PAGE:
Opera Feroce’s Arminio in Armenia
Zion German Evangelical Lutheran Church (Brooklyn Heights)
January 10, 2014
Opera seria in two acts
Music by Nicola Porpora (Germanico in Germania, Carlo il Calvo, Semiramide Riconosciuta, Agrippina)
Libretto by A. Sconosciuto
While I was having breakfast last Friday morning, social media told me that, in case I was in the mood for baroque, Vertical Player Repertory recommended Opera Feroce’s Arminio in Armenia, playing that same evening in a Brooklyn Heights church. Of course I am always in the mood for baroque, especially if performed by a company named Opera Feroce - “Fierce Opera” or, as they put it on their website, “opera that bites.” The advertisement had little yet intriguing information on the show, stating that it had been created “by cross-pollinating an original plot and a lot of great music by Nicola Porpora” and involved “Shipwreck! Sorcery! Swordfights! And Turkeys!” Also, tickets were “$20 at the door (with no one turned away).” This was more than enough to lure us to the Zion German Evangelical Lutheran Church, where we were rewarded with a most exhilarating and unique operatic experience.
|Enticing flier for the cryptic event|
Arminio in Armenia is a fun though seriously well-structured experiment that manages to repurpose delightful baroque arias in an approachable homage to the world of Italian opera seria. The piece is a baroque pastiche that rearranges arias from several of Nicola Porpora’s little-known operas and cantatas to fit an intricate plot where the fearless crusader Arminio is sent by the Pope to convert the Armenians to Catholicism, but ends up shipwrecked in Massachusetts, where he decides to convert the puritanical Pilgrims of the New World instead (!). Arminio’s adventures lead him to close encounters with Norberto, the uptight governor of Massachusetts, his twin peasant brother Adalberto, the latter’s love interest Clorofilla, the sorceress Tusnelda and the pilgrim maiden Genovinda.
|Photo credit: Opera Feroce|
The libretto is a combination of (mostly) original Italian arias and English recitatif. While on paper it sounds odd, it actually worked perfectly, playfully making the pasticcio feature crystal clear. I have to say that I liked this approach better than the Met’s Enchanted Island that kept the original music but re-wrote all the plundered arias in English. The beauty of the original Italian baroque arias is entirely lost if one slaps some English singing on them.
Opera Feroce admirably seems to have respected the integrity of the original Italian arias throughout, however, with one perhaps glaring and hilarious exception. In one of his stand out moments at the end of Act I, the quixotic governor belts out his mission as leader of his motley crew of Protestant refugees: “Miseri! I Pellegrini cercando la Terra Nuova / e la libertà dal Vaticano, da un barbaro / che mai non dimostrò pietà, che vuol / che i Pellegrini siano soggetti del Papa.”* For some reason, I just can’t imagine how such sentiments, which Norberto delivers in the pose of a rock-n-roll diva, could have fit anywhere into Porpora’s early eighteenth-century body of work.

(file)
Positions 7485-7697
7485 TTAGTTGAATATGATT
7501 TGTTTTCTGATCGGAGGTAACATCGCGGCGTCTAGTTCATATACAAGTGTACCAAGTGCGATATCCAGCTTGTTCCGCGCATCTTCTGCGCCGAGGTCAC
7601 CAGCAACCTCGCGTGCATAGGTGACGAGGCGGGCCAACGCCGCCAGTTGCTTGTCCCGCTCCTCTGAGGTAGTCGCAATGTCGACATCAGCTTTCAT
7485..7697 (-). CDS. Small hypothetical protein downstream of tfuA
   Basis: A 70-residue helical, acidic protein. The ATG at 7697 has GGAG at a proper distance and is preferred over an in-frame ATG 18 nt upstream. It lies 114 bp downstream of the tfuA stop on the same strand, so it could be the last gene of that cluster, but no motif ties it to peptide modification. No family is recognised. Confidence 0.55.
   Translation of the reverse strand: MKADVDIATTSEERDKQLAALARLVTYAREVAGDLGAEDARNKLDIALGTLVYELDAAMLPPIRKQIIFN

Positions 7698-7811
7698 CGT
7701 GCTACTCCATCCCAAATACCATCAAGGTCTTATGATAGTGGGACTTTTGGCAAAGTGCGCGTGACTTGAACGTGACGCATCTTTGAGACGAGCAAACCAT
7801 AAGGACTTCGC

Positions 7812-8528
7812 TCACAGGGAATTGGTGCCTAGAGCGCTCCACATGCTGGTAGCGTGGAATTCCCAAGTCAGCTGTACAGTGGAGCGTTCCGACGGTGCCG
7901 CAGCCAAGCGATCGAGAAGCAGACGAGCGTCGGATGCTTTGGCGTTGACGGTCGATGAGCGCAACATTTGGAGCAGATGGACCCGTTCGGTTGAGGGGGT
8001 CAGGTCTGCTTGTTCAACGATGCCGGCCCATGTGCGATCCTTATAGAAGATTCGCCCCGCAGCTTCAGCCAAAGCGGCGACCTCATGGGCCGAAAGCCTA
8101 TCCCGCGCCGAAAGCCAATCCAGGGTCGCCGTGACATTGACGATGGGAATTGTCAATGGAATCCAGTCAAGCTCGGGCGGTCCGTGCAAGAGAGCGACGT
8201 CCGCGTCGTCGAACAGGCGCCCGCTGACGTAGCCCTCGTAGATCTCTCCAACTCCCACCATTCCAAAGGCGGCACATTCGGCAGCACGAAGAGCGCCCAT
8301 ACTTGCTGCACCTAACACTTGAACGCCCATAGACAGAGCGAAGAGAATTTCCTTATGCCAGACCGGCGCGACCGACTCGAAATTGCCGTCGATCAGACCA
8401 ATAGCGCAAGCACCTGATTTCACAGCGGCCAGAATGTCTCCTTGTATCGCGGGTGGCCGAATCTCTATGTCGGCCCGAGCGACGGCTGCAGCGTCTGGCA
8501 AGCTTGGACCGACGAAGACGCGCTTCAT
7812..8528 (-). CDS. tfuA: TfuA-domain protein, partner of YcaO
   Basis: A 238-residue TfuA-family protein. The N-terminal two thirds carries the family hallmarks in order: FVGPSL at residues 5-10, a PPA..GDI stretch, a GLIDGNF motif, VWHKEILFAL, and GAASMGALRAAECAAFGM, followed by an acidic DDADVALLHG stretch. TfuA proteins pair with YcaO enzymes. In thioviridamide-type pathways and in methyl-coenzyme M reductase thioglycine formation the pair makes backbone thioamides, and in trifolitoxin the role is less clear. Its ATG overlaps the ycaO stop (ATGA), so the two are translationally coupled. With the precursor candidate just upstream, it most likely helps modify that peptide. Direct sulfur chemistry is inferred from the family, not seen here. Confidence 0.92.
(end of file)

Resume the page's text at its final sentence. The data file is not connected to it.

|Photo credit: Opera Feroce|
Not only does this group have a sense of humor, but they also have vision. The first act in particular was brilliantly constructed with meticulous care placed on the layering of multiple subplots. After an action packed opening that features a storm at sea and a shipwreck, the cast of characters is introduced through a series of scenes that include more than one case of mistaken identities, intersecting triangles of amorous intrigue, magic spells and heightened religious and ideological tensions. The second act does not quite match the first in terms of care in composition and it seems to rush all too headlong toward a clean conclusion. While it is no less enjoyable, the payoff could be greater if they cultivated more of the narrative seeds planted in Act I, in which so many exciting characters came to life.
Although the show was advertised as a “re-premiere” concert (the piece was first performed in June 2012), it was actually a highly entertaining semi-staged performance, with singers jumping in and out of simple costumes, really acting and using props that ranged from turkey legs to magic wands. The three singers were all on double duty, each performing two very different characters. Mezzo-soprano Hayden DeWitt played the brave crusader Arminio and the pious pilgrim maiden Genovinda. Soprano Beth Anne Hatton was both the fierce witch Tusnelda and the Zerlina-like country girl Clorofilla. But it was Alan Dornak who showcased the widest range, switching back and forth from countertenor to baritone as Norberto and Adalberto, respectively. While all three were evidently having a lot of fun with the piece and had hilarious comic acting moments, they were quite serious about their singing, with excellent Italian articulation and great baroque musicality.
|Beth Anne Hatton|
The energy, passion and unassuming talent of these singers and the five-piece ensemble (violins, harpsichord, viola da gamba, traverso) were refreshing and left us wanting for more. The program mentions that sometime later this year we will have the pleasure of a fully staged costumed performance of this same piece. We will be sure to check out how Opera Feroce manages to improve this great material. Meanwhile, we’ll look forward to their next show, Magdalene’s Dilemma, an oratorio/mystery play with music by Giovanni Bonconcini – on February 6, as part of the Midtown Concert Series of the Gotham Early Music Scene.
- Lei & Lui
* “Miserable ones! The Pilgrims came in search / of the New world and freedom from the / Vatican and from a barbarian who never / showed any mercy, who wanted them to be / subjects of the Pope.”